I recently had my students complete a fake Kickstarter project to showcase and market their video games for a school business fair. One thing that most successful kickstarter campaigns have is an informative and interesting 1-2 minute video usually containing the following:
- Introduction from the project creator
- Highlight the main features of the product
- Conclusion/Call for funding
I really like the Pebble Smart Watch video as an example.
Typically, video projects are known to be time consuming and finicky. Trying to get the footage onto the computer to edit and then exporting the video can cause a lot of panic for teachers and students.
In order to make the video as easily as possible and without taking up too much class time, I decided to use iMovie with the cart of iPads.
I signed out the iPad cart for two consecutive days. Many groups had some idea of what they wanted to record prior to having the iPads. It is a good idea to have some kind of script or rough outline so students can maximize their time with the technology.
Each group chose a representative to come sign out an iPad. I took note of who was getting it so they could continue work the following day.
Before students got to work, I did a quick overview of some of the main features of iMovie. This was done by showing my iPad screen on the projector through the use of an Apple TV (this could also be done with an iPad to VGA dongle).
Some of the main features worth mentioning:
- How to record video
- How to trim video (ie. use only a desired section of a longer recording)
- How to record audio (narration)
- How to insert titles
- How to insert music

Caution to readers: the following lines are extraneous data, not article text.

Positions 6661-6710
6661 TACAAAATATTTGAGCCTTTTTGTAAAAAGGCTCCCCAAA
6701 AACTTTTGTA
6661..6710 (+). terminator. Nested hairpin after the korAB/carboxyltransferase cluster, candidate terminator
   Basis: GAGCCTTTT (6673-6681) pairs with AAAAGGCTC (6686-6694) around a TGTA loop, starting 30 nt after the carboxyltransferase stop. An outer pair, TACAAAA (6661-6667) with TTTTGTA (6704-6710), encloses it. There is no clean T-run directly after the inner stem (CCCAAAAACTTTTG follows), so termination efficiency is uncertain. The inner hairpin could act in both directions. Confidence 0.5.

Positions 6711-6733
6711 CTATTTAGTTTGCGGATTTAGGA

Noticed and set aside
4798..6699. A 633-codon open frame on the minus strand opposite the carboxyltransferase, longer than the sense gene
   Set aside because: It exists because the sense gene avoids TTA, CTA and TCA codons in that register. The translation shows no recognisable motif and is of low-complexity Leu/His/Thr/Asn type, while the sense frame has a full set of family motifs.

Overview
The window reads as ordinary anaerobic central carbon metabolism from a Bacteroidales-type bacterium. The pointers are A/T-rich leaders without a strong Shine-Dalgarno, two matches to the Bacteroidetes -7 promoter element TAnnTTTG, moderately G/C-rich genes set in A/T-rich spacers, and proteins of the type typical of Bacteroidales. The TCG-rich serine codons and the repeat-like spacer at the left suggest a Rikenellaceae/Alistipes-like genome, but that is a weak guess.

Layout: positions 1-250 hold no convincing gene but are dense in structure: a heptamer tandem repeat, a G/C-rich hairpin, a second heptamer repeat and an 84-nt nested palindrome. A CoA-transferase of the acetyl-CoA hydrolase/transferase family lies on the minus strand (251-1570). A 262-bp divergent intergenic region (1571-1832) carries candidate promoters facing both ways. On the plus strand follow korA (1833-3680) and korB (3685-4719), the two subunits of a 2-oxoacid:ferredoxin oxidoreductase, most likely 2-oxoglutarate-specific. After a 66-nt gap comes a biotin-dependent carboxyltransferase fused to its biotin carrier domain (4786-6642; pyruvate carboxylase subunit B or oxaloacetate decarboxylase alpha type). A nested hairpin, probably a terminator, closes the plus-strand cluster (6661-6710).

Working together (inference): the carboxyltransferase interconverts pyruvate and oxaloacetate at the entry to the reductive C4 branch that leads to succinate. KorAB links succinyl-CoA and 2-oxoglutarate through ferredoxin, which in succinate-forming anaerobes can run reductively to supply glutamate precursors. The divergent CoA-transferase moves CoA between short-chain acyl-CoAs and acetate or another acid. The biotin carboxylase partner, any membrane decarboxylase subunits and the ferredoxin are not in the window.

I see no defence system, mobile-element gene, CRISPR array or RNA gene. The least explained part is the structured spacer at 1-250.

- How to adjust audio levels (most videos needed the audio bumped WAY up for the talking to be heard)
While many students may have used iMovie before, I found it helpful to do a quick 5 minute overview before they began.
We worked on recording video, playing with iMovie and editing over two classes. I found that for a short 1-2 minute video like this, two classes was plenty of time. There were some students dragging their heels but when I reminded them that “no iPads will be available after this class” they quickly pulled something together.
When students were all done, I uploaded their completed video to YouTube by creating a new YouTube account specifically for the class. I suggest setting this up in advance. I had to sign in to each iPad individually with the YouTube account to authorize the upload but this wasn’t a big problem since there were only 8 groups in the class. I made the videos “unlisted” which means it is not searchable but if students wanted the link to their video to watch, I could provide it.
Tip: You must create a “Channel” on your YouTube account before you are able to upload from the iPad. The iPad gives a pretty generic error message otherwise and was a bit tricky to troubleshoot.
We watched the videos in the following class.
I would definitely book the iPads for a few days to do another video. It was a nice change of pace for my students and I think they really enjoyed putting together something that highlighted their hard work.
In fact, the work flow on the iPad is so easy that I would consider using them for my video and film class for a few one-off video assignments as we are learning basic techniques.